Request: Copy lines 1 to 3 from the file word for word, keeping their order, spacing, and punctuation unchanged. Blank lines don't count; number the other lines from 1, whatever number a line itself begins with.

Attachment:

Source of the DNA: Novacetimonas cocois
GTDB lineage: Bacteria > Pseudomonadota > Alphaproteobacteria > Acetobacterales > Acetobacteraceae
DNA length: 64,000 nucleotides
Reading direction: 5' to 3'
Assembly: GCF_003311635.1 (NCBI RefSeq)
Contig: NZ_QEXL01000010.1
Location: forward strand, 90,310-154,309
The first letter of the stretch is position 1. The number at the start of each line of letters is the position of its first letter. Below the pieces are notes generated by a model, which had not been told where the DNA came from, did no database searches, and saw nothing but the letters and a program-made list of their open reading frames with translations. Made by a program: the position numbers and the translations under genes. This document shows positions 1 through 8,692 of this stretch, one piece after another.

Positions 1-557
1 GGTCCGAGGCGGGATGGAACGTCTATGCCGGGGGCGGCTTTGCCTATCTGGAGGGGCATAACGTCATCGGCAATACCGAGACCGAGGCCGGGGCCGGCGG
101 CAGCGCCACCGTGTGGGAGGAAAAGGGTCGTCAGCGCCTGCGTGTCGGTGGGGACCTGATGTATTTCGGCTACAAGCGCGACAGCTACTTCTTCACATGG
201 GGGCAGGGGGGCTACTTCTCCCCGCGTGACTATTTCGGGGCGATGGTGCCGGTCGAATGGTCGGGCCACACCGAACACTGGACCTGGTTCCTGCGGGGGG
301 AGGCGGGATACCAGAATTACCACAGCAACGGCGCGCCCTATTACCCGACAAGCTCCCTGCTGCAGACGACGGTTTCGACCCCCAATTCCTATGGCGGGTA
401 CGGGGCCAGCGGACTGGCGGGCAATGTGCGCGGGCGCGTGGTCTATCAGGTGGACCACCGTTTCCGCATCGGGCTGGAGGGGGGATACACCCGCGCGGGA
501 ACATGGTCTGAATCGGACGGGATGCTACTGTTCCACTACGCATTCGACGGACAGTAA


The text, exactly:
Source of the DNA: Novacetimonas cocois
GTDB lineage: Bacteria > Pseudomonadota > Alphaproteobacteria > Acetobacterales > Acetobacteraceae
DNA length: 64,000 nucleotides